Written By: Ben Cosgrove
Barbra Streisand has been such a force on the entertainment scene for so long (her 1963 debut album, recorded when she was just 20, won an Album of the Year Grammy) that a glimpse back at her first years in show business offers fascinating insights into her evolution as a performer, and a person. Here, LIFE.com offers a window into the intense, emotionally fraught world Streisand inhabited—and, in a sense, created for herself with her own outsized insecurities and perfectionism early in her career.
In 1966, for example, LIFE published a cover story on the then-23 year old Brooklyn native that portrayed the young star as a “fear-ridden girl” terrified that her early success “could suddenly all fall apart.” Of course, creative people who have enjoyed (or endured) fame right out of the gate almost invariably, at one point or another, suffer lacerating self-doubts; Streisand, however, appears to have examined her own talents and achievements with the same tenacity that she brought to, say, mastering the nuances of a new tune or the timing of a comedic line.
“Why Barbara Streisand has to know what people think of her every time she performs is an astounding, and wrenching, phenomenon,” wrote LIFE’s Diana Lurie in the March 18, 1966, issue of LIFE. “At 23, she is an undisputed queen of musical comedy, television and records. Every one of the seven records she has made sold a million copies. She gets $50,000 per concert appearance. For nearly two years she pulled in standing room-only audiences for an otherwise undistinguished musical, Funny Girl. . . . Everybody knows Streisand is on top. So does she. And the more she is hailed, the more scared and unsure she feels. ‘I win awards and everything but one of these days something is going to bomb. It’s a scary thing.'”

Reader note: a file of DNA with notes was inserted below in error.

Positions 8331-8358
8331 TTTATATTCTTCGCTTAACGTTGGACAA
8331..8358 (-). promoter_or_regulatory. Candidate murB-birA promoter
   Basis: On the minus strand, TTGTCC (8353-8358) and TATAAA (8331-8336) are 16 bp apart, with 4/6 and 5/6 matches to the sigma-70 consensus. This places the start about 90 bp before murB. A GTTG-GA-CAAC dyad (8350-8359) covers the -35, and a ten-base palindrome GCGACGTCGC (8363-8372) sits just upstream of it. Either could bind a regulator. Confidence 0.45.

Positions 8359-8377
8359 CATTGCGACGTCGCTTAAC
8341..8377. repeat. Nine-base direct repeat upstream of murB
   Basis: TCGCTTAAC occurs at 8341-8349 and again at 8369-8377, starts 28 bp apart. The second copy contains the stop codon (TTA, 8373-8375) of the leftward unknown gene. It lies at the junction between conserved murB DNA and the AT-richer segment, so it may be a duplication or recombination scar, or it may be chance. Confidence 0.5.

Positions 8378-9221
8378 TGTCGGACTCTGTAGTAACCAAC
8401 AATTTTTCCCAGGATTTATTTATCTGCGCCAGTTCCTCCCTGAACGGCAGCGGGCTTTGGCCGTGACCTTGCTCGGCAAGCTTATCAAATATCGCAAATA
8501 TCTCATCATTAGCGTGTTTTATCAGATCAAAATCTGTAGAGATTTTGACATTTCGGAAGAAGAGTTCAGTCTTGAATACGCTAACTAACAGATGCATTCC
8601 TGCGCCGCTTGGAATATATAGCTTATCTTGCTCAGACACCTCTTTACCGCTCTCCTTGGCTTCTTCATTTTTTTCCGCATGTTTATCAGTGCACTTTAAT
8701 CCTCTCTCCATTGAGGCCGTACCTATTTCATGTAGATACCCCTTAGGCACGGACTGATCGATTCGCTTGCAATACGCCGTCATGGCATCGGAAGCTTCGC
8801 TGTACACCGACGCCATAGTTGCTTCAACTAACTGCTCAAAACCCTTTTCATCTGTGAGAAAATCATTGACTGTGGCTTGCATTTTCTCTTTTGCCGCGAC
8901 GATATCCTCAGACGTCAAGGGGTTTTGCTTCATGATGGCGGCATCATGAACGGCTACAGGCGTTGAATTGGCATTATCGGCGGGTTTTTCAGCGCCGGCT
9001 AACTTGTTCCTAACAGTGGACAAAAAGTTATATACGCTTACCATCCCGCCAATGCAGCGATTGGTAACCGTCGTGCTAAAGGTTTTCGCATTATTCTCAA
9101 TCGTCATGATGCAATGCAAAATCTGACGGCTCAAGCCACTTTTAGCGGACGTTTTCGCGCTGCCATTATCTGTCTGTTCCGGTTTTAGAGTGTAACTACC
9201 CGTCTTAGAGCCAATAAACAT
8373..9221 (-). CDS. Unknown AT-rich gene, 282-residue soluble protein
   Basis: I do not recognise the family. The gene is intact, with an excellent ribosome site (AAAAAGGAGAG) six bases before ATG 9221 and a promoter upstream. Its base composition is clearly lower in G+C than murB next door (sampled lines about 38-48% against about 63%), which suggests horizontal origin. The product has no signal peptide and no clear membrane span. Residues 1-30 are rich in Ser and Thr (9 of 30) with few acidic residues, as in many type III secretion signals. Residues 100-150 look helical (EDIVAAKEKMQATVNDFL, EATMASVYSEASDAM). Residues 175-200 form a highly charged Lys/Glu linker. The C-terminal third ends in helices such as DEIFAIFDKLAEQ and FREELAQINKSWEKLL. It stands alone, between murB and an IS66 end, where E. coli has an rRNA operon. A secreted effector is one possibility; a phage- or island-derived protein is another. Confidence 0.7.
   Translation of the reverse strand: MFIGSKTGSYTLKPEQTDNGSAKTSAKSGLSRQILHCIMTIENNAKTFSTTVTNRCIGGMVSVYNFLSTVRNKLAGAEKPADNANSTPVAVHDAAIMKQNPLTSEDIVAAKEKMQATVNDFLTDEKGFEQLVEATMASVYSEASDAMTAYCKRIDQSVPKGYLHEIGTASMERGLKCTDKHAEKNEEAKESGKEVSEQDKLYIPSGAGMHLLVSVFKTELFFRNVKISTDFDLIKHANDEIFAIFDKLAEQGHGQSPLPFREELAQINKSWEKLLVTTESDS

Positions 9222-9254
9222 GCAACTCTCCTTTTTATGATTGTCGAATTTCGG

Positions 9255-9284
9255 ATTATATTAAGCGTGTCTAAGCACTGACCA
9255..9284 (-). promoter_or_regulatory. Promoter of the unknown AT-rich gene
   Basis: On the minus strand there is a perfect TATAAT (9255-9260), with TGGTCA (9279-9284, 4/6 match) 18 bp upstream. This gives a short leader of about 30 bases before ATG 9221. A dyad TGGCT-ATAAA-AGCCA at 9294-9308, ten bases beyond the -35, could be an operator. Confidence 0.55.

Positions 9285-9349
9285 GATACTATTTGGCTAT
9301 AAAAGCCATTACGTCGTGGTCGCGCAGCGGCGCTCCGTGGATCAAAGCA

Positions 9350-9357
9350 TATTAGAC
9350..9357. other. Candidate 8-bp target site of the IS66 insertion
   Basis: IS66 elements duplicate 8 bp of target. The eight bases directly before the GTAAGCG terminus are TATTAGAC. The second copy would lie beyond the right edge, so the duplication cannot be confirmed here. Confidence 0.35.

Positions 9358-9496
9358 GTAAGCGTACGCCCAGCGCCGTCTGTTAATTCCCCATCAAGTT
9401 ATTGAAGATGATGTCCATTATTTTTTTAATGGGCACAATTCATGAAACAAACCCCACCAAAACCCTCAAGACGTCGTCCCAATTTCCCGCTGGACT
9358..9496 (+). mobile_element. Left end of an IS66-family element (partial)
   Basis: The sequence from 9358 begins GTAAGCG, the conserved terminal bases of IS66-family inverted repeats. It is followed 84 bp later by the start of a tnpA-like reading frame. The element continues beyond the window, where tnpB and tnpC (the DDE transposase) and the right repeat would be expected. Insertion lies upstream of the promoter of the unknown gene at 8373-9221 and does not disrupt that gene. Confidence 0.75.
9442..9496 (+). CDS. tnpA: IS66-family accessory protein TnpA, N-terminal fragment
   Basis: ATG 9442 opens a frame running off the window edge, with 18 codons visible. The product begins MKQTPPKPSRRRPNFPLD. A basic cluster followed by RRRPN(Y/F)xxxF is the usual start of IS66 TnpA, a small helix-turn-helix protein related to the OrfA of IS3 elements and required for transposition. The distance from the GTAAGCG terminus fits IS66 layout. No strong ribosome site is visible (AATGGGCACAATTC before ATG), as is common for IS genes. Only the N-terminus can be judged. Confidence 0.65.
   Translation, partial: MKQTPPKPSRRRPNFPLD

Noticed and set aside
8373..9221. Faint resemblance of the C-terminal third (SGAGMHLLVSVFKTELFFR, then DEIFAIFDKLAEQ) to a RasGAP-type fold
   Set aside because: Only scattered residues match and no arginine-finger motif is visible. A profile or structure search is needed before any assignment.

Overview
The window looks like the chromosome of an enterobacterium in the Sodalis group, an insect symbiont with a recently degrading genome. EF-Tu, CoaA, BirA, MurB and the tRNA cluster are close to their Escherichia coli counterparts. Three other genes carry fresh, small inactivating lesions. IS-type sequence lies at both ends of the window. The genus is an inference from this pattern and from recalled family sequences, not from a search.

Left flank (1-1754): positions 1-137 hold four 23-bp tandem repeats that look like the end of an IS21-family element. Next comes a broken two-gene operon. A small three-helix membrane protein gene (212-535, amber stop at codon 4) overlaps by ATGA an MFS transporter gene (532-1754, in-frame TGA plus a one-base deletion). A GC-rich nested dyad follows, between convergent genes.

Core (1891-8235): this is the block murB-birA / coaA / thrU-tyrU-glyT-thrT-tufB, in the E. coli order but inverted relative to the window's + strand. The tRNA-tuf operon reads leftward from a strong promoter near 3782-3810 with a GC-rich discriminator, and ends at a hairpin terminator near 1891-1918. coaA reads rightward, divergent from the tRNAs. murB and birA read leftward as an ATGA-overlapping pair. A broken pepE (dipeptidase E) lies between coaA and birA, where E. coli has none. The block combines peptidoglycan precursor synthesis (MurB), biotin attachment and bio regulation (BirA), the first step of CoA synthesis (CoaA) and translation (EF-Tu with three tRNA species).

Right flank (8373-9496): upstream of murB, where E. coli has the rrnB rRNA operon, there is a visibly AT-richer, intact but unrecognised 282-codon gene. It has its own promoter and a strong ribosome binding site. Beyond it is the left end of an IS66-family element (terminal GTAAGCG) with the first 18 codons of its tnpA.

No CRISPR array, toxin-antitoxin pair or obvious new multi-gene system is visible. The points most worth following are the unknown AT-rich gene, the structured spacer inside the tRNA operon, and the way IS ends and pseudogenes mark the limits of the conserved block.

Even more surprising in the LIFE cover story is the assertion that, while “her audiences adore Barbra,” she “looks on them as her adversaries.” During taping of a TV special, hyper-critically watching her own performance played back on monitors, she told her agent: “I know this is a better show than the first. But they are waiting for it to bomb. They always are. People say, ‘Go and see this terrific girl.’ But most of them come thinking, ‘Nah, she can’t be that great.’ It makes me feel they’re the monster and I’m their victim.”
Despite or perhaps because of this deeply ambivalent attitude toward her audience and her triumphs, Streisand also displayed a cool, collected and (for a 23-year-old) remarkably astute understanding of her own stardom.
“My success? The only way I can account for it is that whatever abilities other performers have, I must have it plus. Onstage I am a cross between a washwoman and a princess. I am a bit coarse, a bit low, a bit vulgar and a bit ignorant. But I am also part princess sophisticated, elegant and controlled. I can appeal to everybody.”
Then, she adds: “When I am not performing, however, I don’t think I have that definite a personality. I think maybe I have nothing.”
Maybe I have nothing. All these years later, after the Emmys (five), Oscars (two), Grammys (eight) and a special Tony Award; after selling millions upon millions of records, filling concert halls and arenas and enjoying the devotion of countless fans the world over after all that, one can only hope Streisand has come to embrace the notion that, just maybe, she does have something after all.